Book Review: Pride: Celebrating Diversity & Community by Robin Stevenson
For LGBTQ people and their supporters, Pride events are an opportunity to honor the past, protest injustice, and celebrate a diverse and vibrant community. The high point of Pride, the Pride Parade, is spectacular and colorful. But there is a whole lot more to Pride than rainbow flags and amazing outfits. How did Pride come to be? And what does Pride mean to the people who celebrate it?
First of all, let’s talk age groups. This is a great primer for kids ages 9-12. I plan to pass it along to my 4th grade son, whose favorite book is GEORGE by Alex Gino. Teens will certainly learn a lot from this book (as would adults looking for a quick crash course in LGBTQ issues), but I’d say its intended audience is more the middle school set.
This is a visually appealing, quick, and thorough look at Pride parades and celebrations, how they came to be, and what they celebrate. Stevenson covers large pieces of history and movements in accessible ways, often throwing in her own personal stories, which lend themselves to a conversational tone. The pages are covered in large, vibrant, fantastic pictures from celebrations, parades, and marches from all over the world. Pull-out quotes, smaller pictures on the sides, and text boxes with Queer Facts adorn the pages, providing extra information and helping break up the longer sections of information.
Stevenson looks at the history of discrimination, abuse, laws, resistance, fighting back, organizations (like The Mattachine Society and Daughters of Bilitis), demonstrations for basic civil rights, and the Lavender Scare of the 50s and 60s. She highlights activists, looks at changing policy and attitudes, covers the Stonewall Riot, and looks at the new groups, rallies, and marches that grew from that. She also often notes the sexism, racism, and classism within the movement and the additional discrimination and struggle many groups faced. She examines the roles of youths in various movements and looks at high school-based activism. Other chapters look at the rise of Queer Nation, marriage equality, PFLAG, community and subgroups within the community, coming out, acronyms, and pronouns. Short sections detail stories of teens coming out, trans kid, and LGBTQ families. As the title promises, Stevenson looks at Pride parades, the politics of Pride, intersectional activism and considerations, and symbols commonly seen at Pride. She includes sections here on drag queens and kings, dyke marches, trans marches, and alternative pride marches. Finally, she looks at rights, activism, and pride all around the world, covering many countries. A glossary, resources, and an index round out this title.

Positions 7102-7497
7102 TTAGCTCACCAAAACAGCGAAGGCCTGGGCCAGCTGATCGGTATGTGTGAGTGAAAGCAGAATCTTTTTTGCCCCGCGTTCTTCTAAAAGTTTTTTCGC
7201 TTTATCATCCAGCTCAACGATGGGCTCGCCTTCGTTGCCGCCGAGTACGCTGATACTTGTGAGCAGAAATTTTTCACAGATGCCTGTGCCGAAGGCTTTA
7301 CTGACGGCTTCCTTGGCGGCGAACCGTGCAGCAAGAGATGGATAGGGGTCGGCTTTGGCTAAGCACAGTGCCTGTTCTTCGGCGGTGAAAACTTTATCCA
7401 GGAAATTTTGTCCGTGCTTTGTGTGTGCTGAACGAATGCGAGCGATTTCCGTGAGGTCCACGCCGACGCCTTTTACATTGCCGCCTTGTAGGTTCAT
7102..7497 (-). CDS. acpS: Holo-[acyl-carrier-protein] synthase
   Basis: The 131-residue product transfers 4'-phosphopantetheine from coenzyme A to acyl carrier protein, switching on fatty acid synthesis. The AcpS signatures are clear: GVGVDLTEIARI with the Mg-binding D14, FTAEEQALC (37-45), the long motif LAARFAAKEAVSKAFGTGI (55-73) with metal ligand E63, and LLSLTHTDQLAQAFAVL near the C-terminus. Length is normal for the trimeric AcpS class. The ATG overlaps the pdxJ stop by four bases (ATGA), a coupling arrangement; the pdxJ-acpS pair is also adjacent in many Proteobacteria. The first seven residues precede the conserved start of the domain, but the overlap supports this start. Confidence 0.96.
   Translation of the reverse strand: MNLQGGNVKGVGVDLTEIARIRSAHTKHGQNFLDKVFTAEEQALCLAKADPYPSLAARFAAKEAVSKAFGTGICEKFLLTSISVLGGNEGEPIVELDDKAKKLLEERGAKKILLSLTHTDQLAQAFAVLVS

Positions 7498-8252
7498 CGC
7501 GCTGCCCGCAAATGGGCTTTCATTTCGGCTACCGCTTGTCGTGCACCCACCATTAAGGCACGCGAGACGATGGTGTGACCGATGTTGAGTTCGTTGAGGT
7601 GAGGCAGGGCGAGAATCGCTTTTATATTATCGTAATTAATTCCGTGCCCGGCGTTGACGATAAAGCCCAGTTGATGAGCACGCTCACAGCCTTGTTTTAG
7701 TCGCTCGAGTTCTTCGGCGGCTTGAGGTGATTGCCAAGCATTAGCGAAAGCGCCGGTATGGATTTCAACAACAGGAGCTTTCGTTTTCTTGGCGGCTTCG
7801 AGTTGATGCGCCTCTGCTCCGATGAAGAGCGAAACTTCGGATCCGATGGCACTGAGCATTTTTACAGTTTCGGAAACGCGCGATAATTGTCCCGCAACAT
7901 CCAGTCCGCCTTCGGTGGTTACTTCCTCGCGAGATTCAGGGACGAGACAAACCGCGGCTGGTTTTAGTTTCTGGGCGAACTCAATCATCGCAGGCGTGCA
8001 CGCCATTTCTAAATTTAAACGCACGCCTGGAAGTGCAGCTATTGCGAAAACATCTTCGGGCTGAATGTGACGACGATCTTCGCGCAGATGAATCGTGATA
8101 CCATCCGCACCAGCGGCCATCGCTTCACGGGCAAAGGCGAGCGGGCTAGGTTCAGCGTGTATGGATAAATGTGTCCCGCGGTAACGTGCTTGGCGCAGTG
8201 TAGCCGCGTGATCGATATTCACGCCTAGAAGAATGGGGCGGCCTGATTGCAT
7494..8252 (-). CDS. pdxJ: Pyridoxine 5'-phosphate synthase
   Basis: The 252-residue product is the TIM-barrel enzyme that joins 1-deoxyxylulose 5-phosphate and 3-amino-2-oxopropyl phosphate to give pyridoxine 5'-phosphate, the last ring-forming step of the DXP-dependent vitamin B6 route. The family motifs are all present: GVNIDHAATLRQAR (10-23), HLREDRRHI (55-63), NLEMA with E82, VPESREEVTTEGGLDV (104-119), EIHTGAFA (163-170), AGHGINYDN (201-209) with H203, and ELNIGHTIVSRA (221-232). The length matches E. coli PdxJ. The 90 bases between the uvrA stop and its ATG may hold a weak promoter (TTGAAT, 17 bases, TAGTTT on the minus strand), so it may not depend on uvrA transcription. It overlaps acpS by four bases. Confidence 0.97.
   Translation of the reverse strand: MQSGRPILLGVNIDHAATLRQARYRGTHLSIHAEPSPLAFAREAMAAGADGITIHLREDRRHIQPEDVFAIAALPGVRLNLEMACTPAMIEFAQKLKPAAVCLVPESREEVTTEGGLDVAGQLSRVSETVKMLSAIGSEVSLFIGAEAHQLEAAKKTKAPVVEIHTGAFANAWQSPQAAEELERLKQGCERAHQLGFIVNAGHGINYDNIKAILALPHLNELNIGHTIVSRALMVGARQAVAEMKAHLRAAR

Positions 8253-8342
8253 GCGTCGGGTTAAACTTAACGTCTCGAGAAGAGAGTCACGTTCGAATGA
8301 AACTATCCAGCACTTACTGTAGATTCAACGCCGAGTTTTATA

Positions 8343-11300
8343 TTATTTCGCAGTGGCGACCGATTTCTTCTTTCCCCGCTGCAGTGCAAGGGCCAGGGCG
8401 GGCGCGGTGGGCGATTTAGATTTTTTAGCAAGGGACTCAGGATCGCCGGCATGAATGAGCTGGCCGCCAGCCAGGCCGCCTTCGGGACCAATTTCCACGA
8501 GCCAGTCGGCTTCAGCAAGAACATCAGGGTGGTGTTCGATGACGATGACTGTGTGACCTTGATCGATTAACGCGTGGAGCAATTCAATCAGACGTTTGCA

As you can see, Stevenson covers a lot of ground in this book. She gives just enough information to explain the significance of an event or idea without bogging young readers down with too much information. Is there a lot more to say about every single subject covered here? Of course. But this book is an excellent resource for the younger set. It gives a quick but thorough look at LGBTQ history (mainly in North America) from the 1950s on and really does focus on the activism, community, and celebration of not just Pride but the LGBTQ movement as a whole. This book is an excellent and necessary addition for all collections. Buy Stevenson’s book and pair it with Gay & Lesbian History for Kids by Jerome Pohlen, which is great for the 12 and up crew.
Review copy courtesy of the author and publisher
Publisher: Orca Book Publishers
Publication date: 04/19/2016
Filed under: Book Reviews
About Amanda MacGregor
Amanda MacGregor works in an elementary library, loves dogs, and can be found on Twitter @CiteSomething.
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